2020 was tough. There were nights we wondered where and how this year would end. Just when things seemed like they couldn’t get worse, they did time and again. On every level, it was difficult just to get through the day. One of the things that helped us through was music. Specifically, video game music. Music therapy is real. Sometimes, it was listening to a vocal rendition of Schala’s theme from Chrono Trigger, thinking about the way we wished we could go back and change time. Other nights, the upbeat tracks from Castlevania; Dawn of Sorrow and the vocal remixes from Final Fantasy Pray brought calm and serenity. Here’s some of the tracks that we were especially grateful for.
This year brought a lot of uncertainty for me (Narelle), as it has so many others. As the months rolled on, each day almost indistinguishable from the next, I wondered how life could be altered. Some of the big concerns were staying safe and healthy, along with job security—and let’s be real, I’m carrying these worries into 2021 as well.
I played video games and turned to my backlog, which isn’t new, to destress. When I wasn’t wrapped up in Animal Crossing: New Horizons, I played little else. Of the handful of games I managed to complete, Sabotage Studio’s 2018 game, The Messenger, was one of the best. The humour, which included the fourth wall breaking kind, was just so good. For a couple hours at a time, the platforming challenges kept my mind focused and diverted from being weighed down by heavy life concerns. The story of a bleak future was a future I knew I could alter, even as the real world events of 2020 became ever darker and even more oppressive.
I also loved composer Rainbowdragoneyes’ soundtracks for The Messenger and its DLC, Picnic Panic. The clever use of the 8-bit and 16-bit styles and tunes to represent the past and future time-traveling storyline is amazing, and the soundtracks have been in heavy rotation for me since. This track, “Convocation of the Curse,” is one of my favorites. It’s over 8 minutes long and fantastic, particularly when things wind up to go into overdrive at the 6 minute mark. It never fails to pull me back into memories of playing the game: one of the bright spots in an otherwise stressful year.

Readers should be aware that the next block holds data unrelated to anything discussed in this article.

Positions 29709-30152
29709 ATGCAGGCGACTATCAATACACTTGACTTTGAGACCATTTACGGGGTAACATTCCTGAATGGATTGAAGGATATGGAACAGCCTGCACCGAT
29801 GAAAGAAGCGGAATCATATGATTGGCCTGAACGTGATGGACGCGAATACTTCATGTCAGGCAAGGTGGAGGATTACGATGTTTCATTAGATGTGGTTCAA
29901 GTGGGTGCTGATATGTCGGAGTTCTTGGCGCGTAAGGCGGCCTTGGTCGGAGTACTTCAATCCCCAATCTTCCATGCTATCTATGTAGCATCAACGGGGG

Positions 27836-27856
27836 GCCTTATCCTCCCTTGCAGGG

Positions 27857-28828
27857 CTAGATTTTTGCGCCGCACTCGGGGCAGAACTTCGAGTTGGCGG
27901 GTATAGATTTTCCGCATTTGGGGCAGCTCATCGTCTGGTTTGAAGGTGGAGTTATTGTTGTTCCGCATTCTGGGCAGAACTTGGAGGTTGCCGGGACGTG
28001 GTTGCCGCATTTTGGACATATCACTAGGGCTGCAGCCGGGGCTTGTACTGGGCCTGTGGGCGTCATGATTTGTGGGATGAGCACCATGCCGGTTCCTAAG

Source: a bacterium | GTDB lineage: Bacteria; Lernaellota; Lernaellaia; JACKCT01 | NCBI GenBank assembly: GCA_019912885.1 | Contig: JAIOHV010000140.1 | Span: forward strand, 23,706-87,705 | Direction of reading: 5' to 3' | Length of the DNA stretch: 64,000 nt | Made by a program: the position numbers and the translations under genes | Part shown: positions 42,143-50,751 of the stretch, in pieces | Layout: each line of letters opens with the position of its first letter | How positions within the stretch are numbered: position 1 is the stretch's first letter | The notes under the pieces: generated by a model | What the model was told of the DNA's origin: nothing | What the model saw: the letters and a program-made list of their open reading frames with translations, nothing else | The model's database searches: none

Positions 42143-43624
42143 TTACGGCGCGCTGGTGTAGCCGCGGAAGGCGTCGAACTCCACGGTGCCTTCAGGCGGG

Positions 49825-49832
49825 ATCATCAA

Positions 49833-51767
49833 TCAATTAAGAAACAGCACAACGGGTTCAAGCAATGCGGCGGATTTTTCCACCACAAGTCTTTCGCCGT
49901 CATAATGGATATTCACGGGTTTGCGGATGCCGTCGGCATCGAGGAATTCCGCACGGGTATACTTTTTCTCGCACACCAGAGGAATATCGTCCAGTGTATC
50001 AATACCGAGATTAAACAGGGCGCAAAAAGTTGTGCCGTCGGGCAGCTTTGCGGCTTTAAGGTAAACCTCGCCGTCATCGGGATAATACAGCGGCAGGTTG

What hasn’t been said about Supergiant Games’ latest game, Hades? The roguelike dungeon crawler, featuring family drama of the Greek gods, is one of the best games released in 2020. I (Narelle) played dozens of hours trying to claw my way out from hell. It was another great time sink and distraction during the actual realities of an unrelenting year.
If you’re familiar with the studio’s games, you’ll know Darren Korb, a brilliant composer and musician whose work on Bastion, Transistor, Pyre, and Hades are some of my favourite compositions in the world of video game music. With good reason! Each of the aforementioned games’ soundtracks are thrilling and diverse with heavy rock infused tracks to thoughtful, powerful ballads and so much more you could ever imagine fitting in the space between.
Darren Korb’s music (and I’d be remiss to not mention frequent collaborator Ashley Barrett, whose vocal work on many of the songs in Supergiant Games’ discography is beautifully haunting) tells specific stories that help shape the worlds and characters’ personalities in the games. Can’t you just hear the brooding in this track, “Last Words,” that plays whenever Thanatos, Death incarnate, makes an appearance in Hades? It’s eerie and a perfect fit for the character.